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Garden unites LeTourneau students, South Longview

By Meredith Shamburger
April 25, 2017 at 11:46 p.m.

LeTourneau University student Martha Jeske, center, picks snow peas with the children of Wesley-McCabe United Methodist Church's Terrific Tuesdays program Tuesday  at the university's community garden.

The first vegetables to be harvested Tuesday from LeTourneau University's new community garden were some radishes, a lot of snow peas and a few heads of lettuce — then came figuring out what to do with all of it.

The student gardeners decided they would wrap up the produce, go to some surrounding streets around campus and meet their neighbors.

"We just went over the fence across into the neighborhood and walked around and gave them away to people," LeTourneau senior Martha Jeske said. "It was really fun to meet some of the couples who live back there and some of the families."

Jeske, with the help of a $5,000 grant from the Jenzabar Foundation, planted the garden at the south end of the LeTourneau University campus. Working with student volunteers and two of her professors, Jeske is bringing alive her vision of a garden that will provide relaxation for her peers, education for younger students and better relationships with the surrounding Longview community.

The garden is an idea that Jeske and some of her professors have mulled since she started at LeTourneau. Jeske's family owns about 20 acres of land outside of Tyler, and she said about a half-acre of that is used for gardening, so she is familiar with the process. But it was the grant opportunity that put Jeske's idea into action.

She wrote the grant proposal and found she had received funding this past spring. The goal was to get Longview children to learn about gardening, with Jeske pulling in student groups from the Boys & Girls Club and Wesley-McCabe United Methodist Church's Terrific Tuesdays program.

Work on the garden, christened the "Scrum Gardens," began in the fall.

The name comes from the site's proximity to the rugby field — a scrum is a formation used in rugby. Jeske has a lot of friends who play the sport, and she said they're always talking about practice.

Rugby and gardening have something in common: They both get you dirty.

"The main idea behind this is that it's a good place to get dirty and sweaty and grimy," she said.

Workdays this spring helped get plants into the ground and ready for picking.

The children who have visited the garden have helped make the work go by fast, Jeske said.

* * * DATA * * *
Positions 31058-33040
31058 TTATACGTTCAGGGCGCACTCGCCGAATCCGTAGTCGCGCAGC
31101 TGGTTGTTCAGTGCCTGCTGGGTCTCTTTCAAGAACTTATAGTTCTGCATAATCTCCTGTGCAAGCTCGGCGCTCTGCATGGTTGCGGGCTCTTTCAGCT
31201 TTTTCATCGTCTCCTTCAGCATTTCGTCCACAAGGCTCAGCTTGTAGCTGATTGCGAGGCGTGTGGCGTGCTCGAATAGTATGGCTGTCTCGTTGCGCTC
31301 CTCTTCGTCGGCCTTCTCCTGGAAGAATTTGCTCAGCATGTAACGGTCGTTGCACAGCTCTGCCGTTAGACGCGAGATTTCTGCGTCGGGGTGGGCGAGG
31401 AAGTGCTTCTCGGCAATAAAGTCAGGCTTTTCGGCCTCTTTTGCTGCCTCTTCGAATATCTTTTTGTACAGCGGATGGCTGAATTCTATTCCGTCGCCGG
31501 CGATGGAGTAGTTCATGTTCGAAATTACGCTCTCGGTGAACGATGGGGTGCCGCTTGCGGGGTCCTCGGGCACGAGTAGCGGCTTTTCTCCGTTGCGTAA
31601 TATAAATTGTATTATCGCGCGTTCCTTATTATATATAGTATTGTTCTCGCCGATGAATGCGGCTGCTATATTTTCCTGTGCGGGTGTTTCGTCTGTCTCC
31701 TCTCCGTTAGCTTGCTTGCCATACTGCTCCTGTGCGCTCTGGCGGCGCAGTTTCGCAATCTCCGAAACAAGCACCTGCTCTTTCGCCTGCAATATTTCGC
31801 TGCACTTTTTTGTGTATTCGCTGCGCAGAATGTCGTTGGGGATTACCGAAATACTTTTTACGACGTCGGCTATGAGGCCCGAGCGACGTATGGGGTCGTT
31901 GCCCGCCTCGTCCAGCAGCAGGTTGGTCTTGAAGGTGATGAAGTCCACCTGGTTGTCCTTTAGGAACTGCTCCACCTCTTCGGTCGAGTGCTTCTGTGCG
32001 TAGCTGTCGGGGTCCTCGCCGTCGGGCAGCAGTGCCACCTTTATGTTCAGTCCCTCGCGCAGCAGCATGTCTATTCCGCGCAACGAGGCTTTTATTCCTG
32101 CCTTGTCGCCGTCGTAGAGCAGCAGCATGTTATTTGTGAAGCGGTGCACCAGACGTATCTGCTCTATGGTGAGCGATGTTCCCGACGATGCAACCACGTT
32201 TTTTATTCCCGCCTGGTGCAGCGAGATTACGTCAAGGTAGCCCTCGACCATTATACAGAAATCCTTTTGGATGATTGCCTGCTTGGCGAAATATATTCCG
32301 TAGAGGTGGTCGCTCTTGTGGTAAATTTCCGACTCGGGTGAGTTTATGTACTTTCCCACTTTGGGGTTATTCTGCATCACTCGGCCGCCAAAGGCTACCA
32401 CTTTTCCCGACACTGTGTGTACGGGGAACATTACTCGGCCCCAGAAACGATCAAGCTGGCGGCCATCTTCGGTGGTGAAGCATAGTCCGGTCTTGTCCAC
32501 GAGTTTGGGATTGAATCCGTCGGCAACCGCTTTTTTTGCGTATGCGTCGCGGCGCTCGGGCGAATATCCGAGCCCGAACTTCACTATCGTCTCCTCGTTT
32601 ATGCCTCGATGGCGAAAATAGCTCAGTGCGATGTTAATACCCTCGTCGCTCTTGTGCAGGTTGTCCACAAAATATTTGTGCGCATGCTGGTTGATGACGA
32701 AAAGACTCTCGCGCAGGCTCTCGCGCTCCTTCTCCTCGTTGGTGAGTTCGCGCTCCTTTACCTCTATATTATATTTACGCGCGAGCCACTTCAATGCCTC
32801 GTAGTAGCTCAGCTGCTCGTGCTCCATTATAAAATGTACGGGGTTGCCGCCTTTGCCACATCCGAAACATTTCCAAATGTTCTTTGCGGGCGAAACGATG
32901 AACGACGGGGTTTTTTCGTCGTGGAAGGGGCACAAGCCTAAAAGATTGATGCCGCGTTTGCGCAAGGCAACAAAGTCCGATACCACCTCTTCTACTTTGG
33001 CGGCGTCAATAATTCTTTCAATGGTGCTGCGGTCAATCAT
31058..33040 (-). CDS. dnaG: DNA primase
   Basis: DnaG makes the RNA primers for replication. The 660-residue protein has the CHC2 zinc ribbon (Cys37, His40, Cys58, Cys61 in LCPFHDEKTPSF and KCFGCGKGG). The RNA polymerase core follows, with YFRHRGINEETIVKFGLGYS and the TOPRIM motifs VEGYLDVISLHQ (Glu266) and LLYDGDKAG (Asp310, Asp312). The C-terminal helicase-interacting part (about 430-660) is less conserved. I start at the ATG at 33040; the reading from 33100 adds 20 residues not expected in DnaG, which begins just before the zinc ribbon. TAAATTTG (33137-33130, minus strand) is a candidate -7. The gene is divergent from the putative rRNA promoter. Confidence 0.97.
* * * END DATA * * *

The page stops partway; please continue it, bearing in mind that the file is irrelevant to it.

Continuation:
"We planted three rows of eggplant and peppers and tomatoes in about 30 minutes four weeks ago and ... we did get our hands dirty, and we did sweat a little bit, but it wasn't the laborious work of like four hours that it would have been like by myself or two hours if I'd had a friend," she said. "So it's been fun."

Jeske and her LeTourneau volunteers give their younger counterparts the chance to work in the garden — but they're also able to run around and play in the surrounding fields that make up the vacant south end of campus. She said she's enjoyed seeing the students interact with each other and with the bugs, sweat and grime that come with gardening.

"We had some girls out here four weeks ago, and they were complaining and shrieking about the bugs," Jeske said. "They were having fun."

Tabitha DeBoer, director of the Terrific Tuesdays program, brought several dozen of her students to the garden Tuesday. The group helped with the harvest, played games and made s'mores. DeBoer said the garden has become a highlight for her group.

"They love it, and they love to play," she said. "They love the interaction with the (LeTourneau) students a lot, because they're with an older crowd most of the time, so the student interaction is awesome for them."

LeTourneau sophomore LeAnne Gross agreed. She first started volunteering with the garden this semester and said it's been great interacting with the young students.

"It's a lot of fun," Gross said. "I love getting through to kids."

Jeske can rattle off the name of every vegetable that's been planted at the site, from tiny cucumbers to sweet potatoes and mint. They're all planted in neat rows below several inches of wood chips. A colorful trellis and gardening shed stand beside the garden, providing decoration and storage for tools.

One of the shed's exterior walls has been covered with chalkboard paint so Jeske and her volunteers can list what is being grown.

Jeske said they're not looking to expand the garden into a full-fledged operation.

"I really love the idea of this being a place for us students who have so many responsibilities and so many obligations that we already take care of, a place where we can forget about those for a little bit and invest ourselves in something that's physical work instead of as much mental work as we usually have," she said.



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